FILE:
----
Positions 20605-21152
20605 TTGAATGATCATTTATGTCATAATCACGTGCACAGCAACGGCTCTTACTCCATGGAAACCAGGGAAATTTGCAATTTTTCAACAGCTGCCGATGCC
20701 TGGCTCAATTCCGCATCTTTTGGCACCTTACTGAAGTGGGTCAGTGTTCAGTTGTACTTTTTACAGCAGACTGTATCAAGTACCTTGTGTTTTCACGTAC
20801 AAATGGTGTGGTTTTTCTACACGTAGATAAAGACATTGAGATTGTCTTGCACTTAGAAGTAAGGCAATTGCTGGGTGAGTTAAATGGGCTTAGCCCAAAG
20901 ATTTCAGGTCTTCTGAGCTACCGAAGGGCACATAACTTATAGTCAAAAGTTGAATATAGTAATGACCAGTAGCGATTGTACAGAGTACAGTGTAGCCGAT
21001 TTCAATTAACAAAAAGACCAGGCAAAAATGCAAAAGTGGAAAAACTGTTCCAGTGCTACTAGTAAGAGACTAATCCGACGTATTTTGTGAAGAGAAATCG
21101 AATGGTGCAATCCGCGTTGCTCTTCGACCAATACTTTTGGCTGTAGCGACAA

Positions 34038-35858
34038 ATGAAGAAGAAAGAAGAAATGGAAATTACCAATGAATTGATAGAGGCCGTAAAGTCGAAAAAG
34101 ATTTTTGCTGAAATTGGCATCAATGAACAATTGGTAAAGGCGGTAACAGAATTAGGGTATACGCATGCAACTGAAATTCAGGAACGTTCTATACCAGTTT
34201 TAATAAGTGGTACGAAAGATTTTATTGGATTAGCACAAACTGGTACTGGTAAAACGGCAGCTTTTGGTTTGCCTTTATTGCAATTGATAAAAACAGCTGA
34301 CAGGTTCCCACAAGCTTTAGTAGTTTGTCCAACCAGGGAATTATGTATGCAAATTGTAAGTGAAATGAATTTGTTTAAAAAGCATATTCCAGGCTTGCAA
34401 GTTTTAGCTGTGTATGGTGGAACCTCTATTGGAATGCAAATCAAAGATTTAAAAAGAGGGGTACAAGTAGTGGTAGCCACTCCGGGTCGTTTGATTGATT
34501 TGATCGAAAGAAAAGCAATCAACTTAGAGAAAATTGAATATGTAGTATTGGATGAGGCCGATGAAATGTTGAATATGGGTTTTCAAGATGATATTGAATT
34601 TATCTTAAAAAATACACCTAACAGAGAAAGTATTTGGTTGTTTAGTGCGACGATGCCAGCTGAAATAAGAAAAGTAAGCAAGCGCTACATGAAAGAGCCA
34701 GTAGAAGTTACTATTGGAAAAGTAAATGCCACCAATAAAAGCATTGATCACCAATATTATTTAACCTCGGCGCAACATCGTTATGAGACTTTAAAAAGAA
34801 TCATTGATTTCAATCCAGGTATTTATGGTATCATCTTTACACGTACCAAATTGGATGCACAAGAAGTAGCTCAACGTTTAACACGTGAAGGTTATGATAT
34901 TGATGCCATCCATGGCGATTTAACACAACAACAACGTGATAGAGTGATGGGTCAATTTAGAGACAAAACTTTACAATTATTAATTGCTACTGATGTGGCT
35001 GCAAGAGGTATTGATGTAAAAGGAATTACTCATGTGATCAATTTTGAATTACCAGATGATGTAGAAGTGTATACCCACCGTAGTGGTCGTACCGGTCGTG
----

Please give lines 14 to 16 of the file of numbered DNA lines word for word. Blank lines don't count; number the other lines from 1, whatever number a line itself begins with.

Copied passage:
34501 TGATCGAAAGAAAAGCAATCAACTTAGAGAAAATTGAATATGTAGTATTGGATGAGGCCGATGAAATGTTGAATATGGGTTTTCAAGATGATATTGAATT
34601 TATCTTAAAAAATACACCTAACAGAGAAAGTATTTGGTTGTTTAGTGCGACGATGCCAGCTGAAATAAGAAAAGTAAGCAAGCGCTACATGAAAGAGCCA
34701 GTAGAAGTTACTATTGGAAAAGTAAATGCCACCAATAAAAGCATTGATCACCAATATTATTTAACCTCGGCGCAACATCGTTATGAGACTTTAAAAAGAA